Saudi Arabia approves plan to diversify economy from oil
The current slump in oil prices has been putting the squeeze on many oil producing nations. Saudi Arabia, however, has largely been seen as better placed than most to weather the economic hardships—using its vast reserves to ride out the low prices and potentially squeeze out some of the competition in the process.
In the long term, however, not even the Saudis will be able to coast on oil revenue forever. As the world gets more serious about tackling climate change, and as renewable energy and electrified transportation come firmly into the mainstream, it's a fair bet that every oil producing nation will need to diversify its economy or face losing their position in the world.
The BBC reports that Saudi Arabia appears to be well aware of this challenge. In fact, the Saudis have just approved an ambitious plan to shift the nation's economy away from oil: selling off shares in state-owned oil company Aramco to establish a sovereign wealth fund, promoting a broader range of industries and wider participation in the workforce (including women), and potentially also introducing new taxes on items like luxury goods and sugary soft drinks in order to lessen government dependence on oil revenue.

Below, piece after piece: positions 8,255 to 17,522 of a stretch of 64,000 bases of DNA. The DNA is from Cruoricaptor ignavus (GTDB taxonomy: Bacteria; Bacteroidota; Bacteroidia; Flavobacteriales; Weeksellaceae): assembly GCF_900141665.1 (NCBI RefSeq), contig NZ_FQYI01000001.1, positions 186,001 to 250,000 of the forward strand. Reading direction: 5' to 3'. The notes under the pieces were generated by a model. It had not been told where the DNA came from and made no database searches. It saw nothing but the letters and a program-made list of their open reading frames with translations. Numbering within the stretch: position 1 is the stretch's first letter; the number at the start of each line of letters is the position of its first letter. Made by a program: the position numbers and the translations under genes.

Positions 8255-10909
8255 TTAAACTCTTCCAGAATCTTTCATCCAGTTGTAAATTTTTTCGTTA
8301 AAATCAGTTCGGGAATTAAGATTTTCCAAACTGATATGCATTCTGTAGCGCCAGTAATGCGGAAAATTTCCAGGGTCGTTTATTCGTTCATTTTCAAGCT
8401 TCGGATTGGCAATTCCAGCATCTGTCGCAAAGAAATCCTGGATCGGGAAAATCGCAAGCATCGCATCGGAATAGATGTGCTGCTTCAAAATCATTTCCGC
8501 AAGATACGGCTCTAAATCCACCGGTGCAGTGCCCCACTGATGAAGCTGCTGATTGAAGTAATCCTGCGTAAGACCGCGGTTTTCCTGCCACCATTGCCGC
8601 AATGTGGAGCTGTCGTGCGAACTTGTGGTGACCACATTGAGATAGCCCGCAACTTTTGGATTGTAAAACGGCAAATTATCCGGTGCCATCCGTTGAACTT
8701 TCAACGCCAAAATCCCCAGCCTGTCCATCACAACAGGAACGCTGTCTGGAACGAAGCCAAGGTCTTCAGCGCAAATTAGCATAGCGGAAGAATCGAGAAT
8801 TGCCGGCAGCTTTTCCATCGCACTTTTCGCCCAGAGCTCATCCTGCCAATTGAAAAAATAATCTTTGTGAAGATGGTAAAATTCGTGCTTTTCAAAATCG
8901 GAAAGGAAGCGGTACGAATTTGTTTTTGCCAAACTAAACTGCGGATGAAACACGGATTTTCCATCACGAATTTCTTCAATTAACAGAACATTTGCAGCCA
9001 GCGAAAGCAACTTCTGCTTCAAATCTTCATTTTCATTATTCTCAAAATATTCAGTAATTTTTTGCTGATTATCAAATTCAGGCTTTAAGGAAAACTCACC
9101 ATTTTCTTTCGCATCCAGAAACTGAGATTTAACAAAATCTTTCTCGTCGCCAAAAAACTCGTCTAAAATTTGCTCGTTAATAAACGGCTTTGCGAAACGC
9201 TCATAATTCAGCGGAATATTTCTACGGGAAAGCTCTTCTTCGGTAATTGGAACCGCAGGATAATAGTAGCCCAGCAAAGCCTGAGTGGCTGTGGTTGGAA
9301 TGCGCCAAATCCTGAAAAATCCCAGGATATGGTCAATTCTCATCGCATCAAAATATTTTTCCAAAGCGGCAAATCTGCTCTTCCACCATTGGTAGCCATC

Of course, from making noises about shifting to renewables to joining other oil producers in cutting back on fuel subsidies, this isn't the first time we've heard positive noises coming from Riyadh. But it's one more sign that a transition to a cleaner economy is well underway.
That said, nobody should be under the impression that the oil producers of the world are suddenly going to shift their economy exclusively to solar panel and organic herbal supplement manufacturing either. Included in the newly approved economic reforms is a shift toward mineral mining and military production.
We may be shifting away from fossil fuels. But hippie utopia is still a little ways off...